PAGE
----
Uterine fibroid embolization (UFE), an alternative to hysterectomy as a treatment for symptomatic uterine fibroids, remains “vastly underutilized” in the United States, according to interventional radiologists from the University of Miami Leonard M. Miller School of Medicine. More than 20 years after its introduction, this safe, minimally invasive, and much lower-cost procedure remains far outnumbered by hysterectomies.
Findings of a new, nationwide study analyzing the number of hysterectomies and UFEs performed in 2012 and 2013 were presented at the annual meeting of the Society of Interventional Radiologists (SIR). Prasoon Mohan, M.D., the study’s lead author, reported that data from the Nationwide Inpatient Sample (NIS), the largest all-payer inpatient healthcare database in the country, revealed that only 2,470 UFE procedures were performed, compared to 167,650 hysterectomies. Additionally, fewer than 8% of UFEs were performed in small hospital systems and less than one half of 1% were performed in rural hospitals.
The study was conducted to analyze the demographic factors, hospital characteristics, and costs associated with UFE. Data showed that a UFE procedure was approximately one-third less costly, at a cost of $21,583 compared to $33,104 for a hysterectomy. Women who underwent UFEs also had a slightly shorter mean hospital stays (2.16 compared to 2.32 days) and slightly fewer comorbidities (2.28 vs. 2.4).
Dr. Mohan said, “These findings suggest that there is a lack of awareness about this safe, effective and less invasive therapy. Patients need to know about the major differences between surgical treatments and UFE, especially since UFE is a nonsurgical treatment that preserves the uterus and has a much faster recovery time compared to hysterectomy.”
“The fact that so few women undergo UFE in rural and small hospital settings shows a healthcare access and education disparity in who receives this treatment. It is important that we continue to educate patients about choice and determine ways to increase access to this effective, less invasive therapy,” he added.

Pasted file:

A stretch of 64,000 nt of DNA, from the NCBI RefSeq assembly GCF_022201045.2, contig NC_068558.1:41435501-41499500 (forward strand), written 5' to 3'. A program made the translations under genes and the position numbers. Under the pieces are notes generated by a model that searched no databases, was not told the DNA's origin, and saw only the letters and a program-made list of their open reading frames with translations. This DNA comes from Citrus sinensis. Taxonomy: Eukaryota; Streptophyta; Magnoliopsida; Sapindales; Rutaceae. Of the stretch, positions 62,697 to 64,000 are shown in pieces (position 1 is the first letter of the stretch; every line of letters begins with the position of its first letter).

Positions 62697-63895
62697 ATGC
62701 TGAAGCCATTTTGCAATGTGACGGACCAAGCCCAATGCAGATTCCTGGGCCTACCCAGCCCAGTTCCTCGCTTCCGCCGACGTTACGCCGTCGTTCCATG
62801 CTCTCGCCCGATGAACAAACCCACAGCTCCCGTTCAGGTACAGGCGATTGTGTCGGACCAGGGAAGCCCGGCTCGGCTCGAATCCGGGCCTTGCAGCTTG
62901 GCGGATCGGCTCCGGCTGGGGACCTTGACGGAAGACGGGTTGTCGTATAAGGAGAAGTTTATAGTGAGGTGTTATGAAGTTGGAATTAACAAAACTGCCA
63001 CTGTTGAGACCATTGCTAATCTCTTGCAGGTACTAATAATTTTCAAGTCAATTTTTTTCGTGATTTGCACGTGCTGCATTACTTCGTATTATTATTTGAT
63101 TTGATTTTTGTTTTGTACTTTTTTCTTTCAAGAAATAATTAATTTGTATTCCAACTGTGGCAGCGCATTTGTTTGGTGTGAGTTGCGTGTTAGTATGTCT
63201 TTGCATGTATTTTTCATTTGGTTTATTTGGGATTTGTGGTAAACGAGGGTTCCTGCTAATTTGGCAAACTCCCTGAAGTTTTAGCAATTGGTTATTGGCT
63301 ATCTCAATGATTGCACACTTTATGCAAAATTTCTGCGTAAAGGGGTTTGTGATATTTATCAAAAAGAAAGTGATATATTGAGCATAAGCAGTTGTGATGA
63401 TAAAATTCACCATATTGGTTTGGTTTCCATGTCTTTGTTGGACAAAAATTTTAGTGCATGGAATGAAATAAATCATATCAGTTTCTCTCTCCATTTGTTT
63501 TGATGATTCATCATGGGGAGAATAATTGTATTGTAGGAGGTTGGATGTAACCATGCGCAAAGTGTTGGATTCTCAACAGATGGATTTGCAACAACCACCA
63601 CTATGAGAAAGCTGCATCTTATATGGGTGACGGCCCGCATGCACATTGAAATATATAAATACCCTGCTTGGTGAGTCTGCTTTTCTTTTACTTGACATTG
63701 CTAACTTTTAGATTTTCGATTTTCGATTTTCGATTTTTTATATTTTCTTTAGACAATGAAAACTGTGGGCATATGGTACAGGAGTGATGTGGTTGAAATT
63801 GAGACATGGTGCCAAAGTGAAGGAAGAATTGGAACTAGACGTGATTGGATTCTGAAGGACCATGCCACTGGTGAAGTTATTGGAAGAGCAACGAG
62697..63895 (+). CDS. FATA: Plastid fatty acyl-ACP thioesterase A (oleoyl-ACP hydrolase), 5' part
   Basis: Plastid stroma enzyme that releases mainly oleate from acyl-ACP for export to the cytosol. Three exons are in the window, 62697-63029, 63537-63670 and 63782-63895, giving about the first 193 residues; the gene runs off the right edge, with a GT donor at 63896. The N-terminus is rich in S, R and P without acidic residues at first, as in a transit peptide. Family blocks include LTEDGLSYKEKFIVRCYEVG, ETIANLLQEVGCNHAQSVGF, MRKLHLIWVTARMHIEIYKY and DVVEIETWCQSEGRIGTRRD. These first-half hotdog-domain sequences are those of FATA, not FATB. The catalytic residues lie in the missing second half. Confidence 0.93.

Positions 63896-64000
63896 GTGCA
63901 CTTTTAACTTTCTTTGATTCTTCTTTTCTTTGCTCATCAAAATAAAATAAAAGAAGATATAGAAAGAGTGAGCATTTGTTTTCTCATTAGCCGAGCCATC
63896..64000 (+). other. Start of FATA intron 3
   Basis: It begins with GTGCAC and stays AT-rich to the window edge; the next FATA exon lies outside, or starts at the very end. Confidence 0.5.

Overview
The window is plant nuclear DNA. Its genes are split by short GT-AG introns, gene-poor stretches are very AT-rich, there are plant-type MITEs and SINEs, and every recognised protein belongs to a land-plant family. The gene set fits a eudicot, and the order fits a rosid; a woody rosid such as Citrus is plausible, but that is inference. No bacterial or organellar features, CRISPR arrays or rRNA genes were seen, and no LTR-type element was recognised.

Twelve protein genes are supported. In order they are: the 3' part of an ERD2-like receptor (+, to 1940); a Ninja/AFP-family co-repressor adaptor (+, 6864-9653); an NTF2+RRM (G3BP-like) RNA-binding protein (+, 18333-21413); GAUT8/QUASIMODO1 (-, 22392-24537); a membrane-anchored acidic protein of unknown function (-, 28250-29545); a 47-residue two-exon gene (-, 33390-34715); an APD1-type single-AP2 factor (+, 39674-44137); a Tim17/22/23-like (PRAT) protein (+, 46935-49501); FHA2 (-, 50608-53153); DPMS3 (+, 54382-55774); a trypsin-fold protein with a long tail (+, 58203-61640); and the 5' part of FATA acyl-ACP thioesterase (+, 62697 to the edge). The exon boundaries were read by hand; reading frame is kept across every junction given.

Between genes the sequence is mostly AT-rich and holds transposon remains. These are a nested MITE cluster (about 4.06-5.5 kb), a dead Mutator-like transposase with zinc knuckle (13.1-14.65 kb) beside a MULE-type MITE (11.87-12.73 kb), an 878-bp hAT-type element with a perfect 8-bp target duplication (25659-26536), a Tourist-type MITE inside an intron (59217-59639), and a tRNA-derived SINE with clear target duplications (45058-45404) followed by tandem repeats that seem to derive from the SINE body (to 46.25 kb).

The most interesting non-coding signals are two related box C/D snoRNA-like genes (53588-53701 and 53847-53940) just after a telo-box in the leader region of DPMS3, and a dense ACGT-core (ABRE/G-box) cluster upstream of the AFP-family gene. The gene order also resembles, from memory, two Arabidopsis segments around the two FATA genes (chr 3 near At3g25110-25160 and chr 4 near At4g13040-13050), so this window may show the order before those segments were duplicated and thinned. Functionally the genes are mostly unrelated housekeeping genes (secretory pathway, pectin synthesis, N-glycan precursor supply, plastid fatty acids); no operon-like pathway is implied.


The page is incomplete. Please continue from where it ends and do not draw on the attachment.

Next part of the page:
Promoting UFE awareness has been a consistent message at SIR annual meetings. A SIR spokesperson told Applied Radiology that the society is working with its members to raise awareness about UFE and to educate patients. It has published patient information brochures focused on women’s health to help interventional radiologists educate patients. As early as 1999, the forerunner to the SIR Foundation funded and oversaw the development of the Fibroid Registry for Outcomes Data (FIBROID) to collect prospective data on women undergoing UAE. This cooperative venture with the Duke Clinical Research Institute (DCRI) of Duke University Medical Center in Durham, NC, enrolled more than 3,000 patients between 2000 and 2002. As part of this project, interventional radiologists at Georgetown University received funding to develop the Uterine Fibroid Symptom and Quality of Life Questionnaire, which is still in use today by researchers around the world.
Today DCRI serves as the research data and coordinating center of a new nationwide registry for women with uterine fibroids called COMPARE-UF. Launched in 2015, the registry is funded by the Patient-Centered Outcomes Research Institute in partnership with the Agency for Healthcare Research and Quality (AHRQ).Back To Top
SIR 2017: Uterine fibroid embolization vastly underutilized, especially in rural U.S.. Appl Radiol.